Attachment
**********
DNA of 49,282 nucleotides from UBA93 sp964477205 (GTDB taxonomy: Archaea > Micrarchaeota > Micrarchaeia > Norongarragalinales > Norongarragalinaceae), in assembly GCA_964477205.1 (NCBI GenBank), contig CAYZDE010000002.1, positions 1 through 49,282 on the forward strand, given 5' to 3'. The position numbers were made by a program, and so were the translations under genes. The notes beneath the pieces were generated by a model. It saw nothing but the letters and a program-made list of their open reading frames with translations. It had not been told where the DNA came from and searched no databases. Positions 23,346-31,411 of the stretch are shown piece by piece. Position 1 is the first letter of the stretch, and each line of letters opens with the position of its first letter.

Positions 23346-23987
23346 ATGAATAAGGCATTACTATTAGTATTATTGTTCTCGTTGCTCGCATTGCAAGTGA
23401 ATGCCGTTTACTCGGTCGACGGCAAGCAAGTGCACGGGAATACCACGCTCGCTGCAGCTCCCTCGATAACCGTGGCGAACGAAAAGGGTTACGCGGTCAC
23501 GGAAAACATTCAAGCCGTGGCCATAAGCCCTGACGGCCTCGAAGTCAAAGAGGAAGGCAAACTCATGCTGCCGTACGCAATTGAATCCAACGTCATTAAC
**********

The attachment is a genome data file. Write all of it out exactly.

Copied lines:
DNA of 49,282 nucleotides from UBA93 sp964477205 (GTDB taxonomy: Archaea > Micrarchaeota > Micrarchaeia > Norongarragalinales > Norongarragalinaceae), in assembly GCA_964477205.1 (NCBI GenBank), contig CAYZDE010000002.1, positions 1 through 49,282 on the forward strand, given 5' to 3'. The position numbers were made by a program, and so were the translations under genes. The notes beneath the pieces were generated by a model. It saw nothing but the letters and a program-made list of their open reading frames with translations. It had not been told where the DNA came from and searched no databases. Positions 23,346-31,411 of the stretch are shown piece by piece. Position 1 is the first letter of the stretch, and each line of letters opens with the position of its first letter.

Positions 23346-23987
23346 ATGAATAAGGCATTACTATTAGTATTATTGTTCTCGTTGCTCGCATTGCAAGTGA
23401 ATGCCGTTTACTCGGTCGACGGCAAGCAAGTGCACGGGAATACCACGCTCGCTGCAGCTCCCTCGATAACCGTGGCGAACGAAAAGGGTTACGCGGTCAC
23501 GGAAAACATTCAAGCCGTGGCCATAAGCCCTGACGGCCTCGAAGTCAAAGAGGAAGGCAAACTCATGCTGCCGTACGCAATTGAATCCAACGTCATTAAC